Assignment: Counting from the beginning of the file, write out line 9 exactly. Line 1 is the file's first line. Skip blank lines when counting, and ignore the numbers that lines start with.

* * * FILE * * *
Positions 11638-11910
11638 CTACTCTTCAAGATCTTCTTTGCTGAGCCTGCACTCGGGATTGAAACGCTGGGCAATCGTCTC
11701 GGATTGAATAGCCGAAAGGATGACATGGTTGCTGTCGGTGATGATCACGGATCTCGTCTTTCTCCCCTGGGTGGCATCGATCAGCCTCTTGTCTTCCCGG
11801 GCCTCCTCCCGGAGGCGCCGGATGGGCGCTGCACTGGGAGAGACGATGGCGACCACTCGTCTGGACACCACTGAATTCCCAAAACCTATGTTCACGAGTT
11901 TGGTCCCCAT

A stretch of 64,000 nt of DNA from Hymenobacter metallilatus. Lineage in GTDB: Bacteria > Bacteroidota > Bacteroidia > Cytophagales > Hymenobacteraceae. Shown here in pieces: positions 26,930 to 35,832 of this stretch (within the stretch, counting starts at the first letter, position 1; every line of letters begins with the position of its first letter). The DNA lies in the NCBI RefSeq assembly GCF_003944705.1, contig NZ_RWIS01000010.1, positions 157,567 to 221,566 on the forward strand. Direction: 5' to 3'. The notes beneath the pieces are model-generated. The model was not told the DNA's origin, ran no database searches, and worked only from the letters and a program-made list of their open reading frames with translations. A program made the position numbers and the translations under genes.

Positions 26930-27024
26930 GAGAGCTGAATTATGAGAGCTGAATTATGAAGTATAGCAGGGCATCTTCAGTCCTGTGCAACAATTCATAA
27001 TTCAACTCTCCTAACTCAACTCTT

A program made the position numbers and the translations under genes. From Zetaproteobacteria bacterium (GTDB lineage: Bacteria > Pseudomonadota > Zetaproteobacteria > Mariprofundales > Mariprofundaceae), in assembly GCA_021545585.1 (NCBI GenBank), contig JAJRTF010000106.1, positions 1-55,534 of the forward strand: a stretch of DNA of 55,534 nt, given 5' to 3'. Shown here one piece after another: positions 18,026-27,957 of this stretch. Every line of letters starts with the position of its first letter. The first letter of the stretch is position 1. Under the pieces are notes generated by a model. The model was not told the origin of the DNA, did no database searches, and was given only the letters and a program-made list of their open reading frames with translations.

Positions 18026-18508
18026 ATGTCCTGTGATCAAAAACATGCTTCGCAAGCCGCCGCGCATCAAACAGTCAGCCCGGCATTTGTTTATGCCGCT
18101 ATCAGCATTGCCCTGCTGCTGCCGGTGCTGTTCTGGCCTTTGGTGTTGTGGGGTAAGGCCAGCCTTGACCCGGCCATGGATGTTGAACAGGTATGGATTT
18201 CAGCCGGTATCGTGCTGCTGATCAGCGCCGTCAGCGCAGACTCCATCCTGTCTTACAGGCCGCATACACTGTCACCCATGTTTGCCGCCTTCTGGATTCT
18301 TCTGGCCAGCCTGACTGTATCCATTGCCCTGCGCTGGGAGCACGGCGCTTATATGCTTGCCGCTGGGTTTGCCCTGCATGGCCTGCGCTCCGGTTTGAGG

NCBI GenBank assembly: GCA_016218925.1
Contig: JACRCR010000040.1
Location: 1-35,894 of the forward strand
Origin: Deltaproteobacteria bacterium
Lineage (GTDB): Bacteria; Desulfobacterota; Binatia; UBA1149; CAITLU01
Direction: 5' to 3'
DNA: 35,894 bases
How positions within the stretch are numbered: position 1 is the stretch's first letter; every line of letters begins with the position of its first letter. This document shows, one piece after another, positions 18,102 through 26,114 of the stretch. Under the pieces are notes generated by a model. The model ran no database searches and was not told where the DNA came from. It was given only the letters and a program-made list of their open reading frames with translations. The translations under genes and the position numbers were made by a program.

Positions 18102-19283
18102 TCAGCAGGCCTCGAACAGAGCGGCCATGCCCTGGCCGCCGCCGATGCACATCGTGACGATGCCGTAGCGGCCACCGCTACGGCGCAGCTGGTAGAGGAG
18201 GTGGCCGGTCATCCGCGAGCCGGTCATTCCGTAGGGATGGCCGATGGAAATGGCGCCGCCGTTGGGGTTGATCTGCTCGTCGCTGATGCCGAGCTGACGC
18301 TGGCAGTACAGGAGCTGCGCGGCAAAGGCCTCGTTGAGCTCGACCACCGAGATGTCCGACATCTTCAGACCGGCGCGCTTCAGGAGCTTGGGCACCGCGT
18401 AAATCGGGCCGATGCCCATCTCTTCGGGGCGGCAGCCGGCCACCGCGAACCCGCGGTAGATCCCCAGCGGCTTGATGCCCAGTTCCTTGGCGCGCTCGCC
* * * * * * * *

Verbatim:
27001 TTCAACTCTCCTAACTCAACTCTT